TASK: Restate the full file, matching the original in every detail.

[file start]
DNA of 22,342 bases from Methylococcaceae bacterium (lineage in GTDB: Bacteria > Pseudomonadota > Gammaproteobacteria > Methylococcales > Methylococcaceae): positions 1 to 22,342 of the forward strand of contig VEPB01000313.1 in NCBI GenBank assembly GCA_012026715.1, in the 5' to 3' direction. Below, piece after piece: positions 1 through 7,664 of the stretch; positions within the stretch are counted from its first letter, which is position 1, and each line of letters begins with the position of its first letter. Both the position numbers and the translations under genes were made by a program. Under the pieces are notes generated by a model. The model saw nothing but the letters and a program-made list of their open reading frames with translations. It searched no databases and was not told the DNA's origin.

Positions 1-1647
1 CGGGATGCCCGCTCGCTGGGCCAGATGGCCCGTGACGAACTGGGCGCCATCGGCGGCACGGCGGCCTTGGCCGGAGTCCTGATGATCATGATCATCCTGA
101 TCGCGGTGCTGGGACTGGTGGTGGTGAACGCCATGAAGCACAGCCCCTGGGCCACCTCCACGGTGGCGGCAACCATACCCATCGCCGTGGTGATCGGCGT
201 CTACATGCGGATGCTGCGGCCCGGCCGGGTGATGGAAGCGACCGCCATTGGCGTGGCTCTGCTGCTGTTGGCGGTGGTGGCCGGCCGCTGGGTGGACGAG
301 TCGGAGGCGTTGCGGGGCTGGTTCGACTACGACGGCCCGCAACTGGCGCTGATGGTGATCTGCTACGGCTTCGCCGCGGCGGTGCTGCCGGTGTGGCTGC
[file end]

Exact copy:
DNA of 22,342 bases from Methylococcaceae bacterium (lineage in GTDB: Bacteria > Pseudomonadota > Gammaproteobacteria > Methylococcales > Methylococcaceae): positions 1 to 22,342 of the forward strand of contig VEPB01000313.1 in NCBI GenBank assembly GCA_012026715.1, in the 5' to 3' direction. Below, piece after piece: positions 1 through 7,664 of the stretch; positions within the stretch are counted from its first letter, which is position 1, and each line of letters begins with the position of its first letter. Both the position numbers and the translations under genes were made by a program. Under the pieces are notes generated by a model. The model saw nothing but the letters and a program-made list of their open reading frames with translations. It searched no databases and was not told the DNA's origin.

Positions 1-1647
1 CGGGATGCCCGCTCGCTGGGCCAGATGGCCCGTGACGAACTGGGCGCCATCGGCGGCACGGCGGCCTTGGCCGGAGTCCTGATGATCATGATCATCCTGA
101 TCGCGGTGCTGGGACTGGTGGTGGTGAACGCCATGAAGCACAGCCCCTGGGCCACCTCCACGGTGGCGGCAACCATACCCATCGCCGTGGTGATCGGCGT
201 CTACATGCGGATGCTGCGGCCCGGCCGGGTGATGGAAGCGACCGCCATTGGCGTGGCTCTGCTGCTGTTGGCGGTGGTGGCCGGCCGCTGGGTGGACGAG
301 TCGGAGGCGTTGCGGGGCTGGTTCGACTACGACGGCCCGCAACTGGCGCTGATGGTGATCTGCTACGGCTTCGCCGCGGCGGTGCTGCCGGTGTGGCTGC